Madam Speaker, I am honoured to be able to speak today to Bill C-311. This bill has been debated a number of times in the House.
On reading the bill we see that it seeks to give November 11 official status as Remembrance Day across Canada. However, it does not make Remembrance Day a full-fledged statutory holiday, but instead a legal holiday. The provinces regulate statutory holidays in their own jurisdictions and this bill does nothing to change that and that is too bad. We can continue to mark November 11, but it cannot become a statutory holiday through this bill because that would require provincial legislation. We therefore wonder what purpose this bill serves.
However, I am very pleased to speak to this subject today because my grandfather fought in World War II. He was in the navy. My great-uncle was in the army. When I was 14, he told me stories about the war. At that age, I did not appreciate the gravity of what he experienced. To him, these were pivotal moments.
Now, I am participating in the debate in the House and I am thinking about him. I shared some special times with my great-uncle. Unfortunately, my grandfather, who was in the navy, died when I was 3 years old. Therefore I was unable to learn more about what he went through during the Second World War. My great-uncle had the chance to share his experience with me, and it is with these memories in mind that I am speaking of him.
My father was in the Royal Canadian Mounted Police for 35 years. He worked to ensure that our country was safe. This is something I am proud of. Speaking in the House today, I think about my father, who watches me from time to time as well. We have had some good talks about what he experienced during his 35 years of service.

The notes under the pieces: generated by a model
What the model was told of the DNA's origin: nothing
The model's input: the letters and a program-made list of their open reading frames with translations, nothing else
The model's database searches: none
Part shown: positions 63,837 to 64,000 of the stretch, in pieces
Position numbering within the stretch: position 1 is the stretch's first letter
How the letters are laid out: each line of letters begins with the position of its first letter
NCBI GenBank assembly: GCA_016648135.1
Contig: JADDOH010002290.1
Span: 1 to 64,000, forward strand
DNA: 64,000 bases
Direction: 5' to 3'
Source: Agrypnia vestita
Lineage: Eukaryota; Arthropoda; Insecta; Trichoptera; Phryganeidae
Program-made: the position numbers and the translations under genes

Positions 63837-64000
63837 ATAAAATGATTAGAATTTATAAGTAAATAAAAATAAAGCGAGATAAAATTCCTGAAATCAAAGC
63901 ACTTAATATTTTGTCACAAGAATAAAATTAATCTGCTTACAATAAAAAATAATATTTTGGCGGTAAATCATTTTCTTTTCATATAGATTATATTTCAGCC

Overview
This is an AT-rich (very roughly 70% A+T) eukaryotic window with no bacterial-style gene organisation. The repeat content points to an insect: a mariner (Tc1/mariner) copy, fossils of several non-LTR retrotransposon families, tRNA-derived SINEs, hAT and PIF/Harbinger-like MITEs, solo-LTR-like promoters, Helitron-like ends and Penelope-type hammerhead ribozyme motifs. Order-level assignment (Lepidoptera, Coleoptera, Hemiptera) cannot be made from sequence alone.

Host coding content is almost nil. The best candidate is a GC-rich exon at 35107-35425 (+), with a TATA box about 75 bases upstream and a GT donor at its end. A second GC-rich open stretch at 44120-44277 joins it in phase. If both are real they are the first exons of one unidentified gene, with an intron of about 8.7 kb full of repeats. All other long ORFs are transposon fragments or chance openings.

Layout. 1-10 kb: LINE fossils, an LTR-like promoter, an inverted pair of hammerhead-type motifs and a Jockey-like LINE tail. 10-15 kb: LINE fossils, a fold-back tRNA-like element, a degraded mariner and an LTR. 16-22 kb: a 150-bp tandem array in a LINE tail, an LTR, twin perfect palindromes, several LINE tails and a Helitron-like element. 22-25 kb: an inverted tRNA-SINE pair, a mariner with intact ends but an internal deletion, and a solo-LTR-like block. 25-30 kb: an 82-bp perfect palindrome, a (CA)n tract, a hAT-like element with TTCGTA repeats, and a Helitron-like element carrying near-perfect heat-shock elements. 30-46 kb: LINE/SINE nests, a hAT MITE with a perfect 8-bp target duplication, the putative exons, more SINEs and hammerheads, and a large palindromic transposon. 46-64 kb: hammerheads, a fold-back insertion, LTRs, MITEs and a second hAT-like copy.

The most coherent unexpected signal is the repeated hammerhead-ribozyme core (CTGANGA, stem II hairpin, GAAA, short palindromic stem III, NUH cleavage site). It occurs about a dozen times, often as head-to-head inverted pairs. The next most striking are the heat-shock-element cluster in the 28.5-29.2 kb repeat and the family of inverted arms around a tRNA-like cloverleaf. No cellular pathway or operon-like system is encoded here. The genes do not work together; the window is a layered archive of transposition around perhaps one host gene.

Today we are talking about all those who protect our country. These are men and women who put their lives on the line each and every day, who have given their all to keep us safe at home and to fight abroad.
It is important for me to commemorate Remembrance Day and to share it. I make it a priority to talk about it in schools. Over the past two or three years, students in my riding, Joliette, have been reviving a tradition that was disappearing: they have been making poppies, and their teachers have been explaining the symbolism of the poppy to them and the importance of remembering what happened. I often say that it is important to know and remember what happened so we do not repeat the mistakes of the past and so we can go forward.
I would also like to say a few words about the Arvida branch of the Royal Canadian Legion. I have had the pleasure of getting to know these people since becoming an MP, and they are like a second family. The Arvida branch of the Royal Canadian Legion offers extraordinary support and networking. Branch 209 was founded in 1947, but its current home was built in 1962 by the veterans themselves. Now the building is in need of repair and needs quite a few renovations. The veterans themselves are working on renovating it.
The branch has 150 members, and I am proud to say that the ladies' auxiliary has 130 members. It goes without saying that spouses of people in the armed forces and the Royal Canadian Mounted Police are involved too. The whole family is involved, actually. When people go off on missions, their children and spouses worry. That is why members of the ladies' auxiliary are involved with the Arvida branch of the Royal Canadian legion. They do so much work in the community.